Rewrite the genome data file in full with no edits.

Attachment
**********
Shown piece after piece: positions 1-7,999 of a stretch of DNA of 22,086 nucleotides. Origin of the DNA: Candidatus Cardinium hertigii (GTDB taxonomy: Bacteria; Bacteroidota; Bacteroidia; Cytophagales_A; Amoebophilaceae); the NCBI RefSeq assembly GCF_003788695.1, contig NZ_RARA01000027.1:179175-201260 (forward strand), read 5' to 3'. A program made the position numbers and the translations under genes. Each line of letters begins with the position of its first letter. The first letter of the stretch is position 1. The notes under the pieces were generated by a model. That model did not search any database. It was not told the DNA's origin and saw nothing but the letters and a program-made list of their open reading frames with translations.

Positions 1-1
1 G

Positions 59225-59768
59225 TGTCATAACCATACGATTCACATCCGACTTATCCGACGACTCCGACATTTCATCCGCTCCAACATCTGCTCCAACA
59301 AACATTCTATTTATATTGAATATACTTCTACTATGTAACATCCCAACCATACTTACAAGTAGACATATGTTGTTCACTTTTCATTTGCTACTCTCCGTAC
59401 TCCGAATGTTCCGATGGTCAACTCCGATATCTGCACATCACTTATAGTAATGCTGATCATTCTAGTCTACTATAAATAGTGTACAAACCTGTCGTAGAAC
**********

Shown piece after piece: positions 1-7,999 of a stretch of DNA of 22,086 nucleotides. Origin of the DNA: Candidatus Cardinium hertigii (GTDB taxonomy: Bacteria; Bacteroidota; Bacteroidia; Cytophagales_A; Amoebophilaceae); the NCBI RefSeq assembly GCF_003788695.1, contig NZ_RARA01000027.1:179175-201260 (forward strand), read 5' to 3'. A program made the position numbers and the translations under genes. Each line of letters begins with the position of its first letter. The first letter of the stretch is position 1. The notes under the pieces were generated by a model. That model did not search any database. It was not told the DNA's origin and saw nothing but the letters and a program-made list of their open reading frames with translations.

Positions 1-1
1 G

Positions 59225-59768
59225 TGTCATAACCATACGATTCACATCCGACTTATCCGACGACTCCGACATTTCATCCGCTCCAACATCTGCTCCAACA
59301 AACATTCTATTTATATTGAATATACTTCTACTATGTAACATCCCAACCATACTTACAAGTAGACATATGTTGTTCACTTTTCATTTGCTACTCTCCGTAC
59401 TCCGAATGTTCCGATGGTCAACTCCGATATCTGCACATCACTTATAGTAATGCTGATCATTCTAGTCTACTATAAATAGTGTACAAACCTGTCGTAGAAC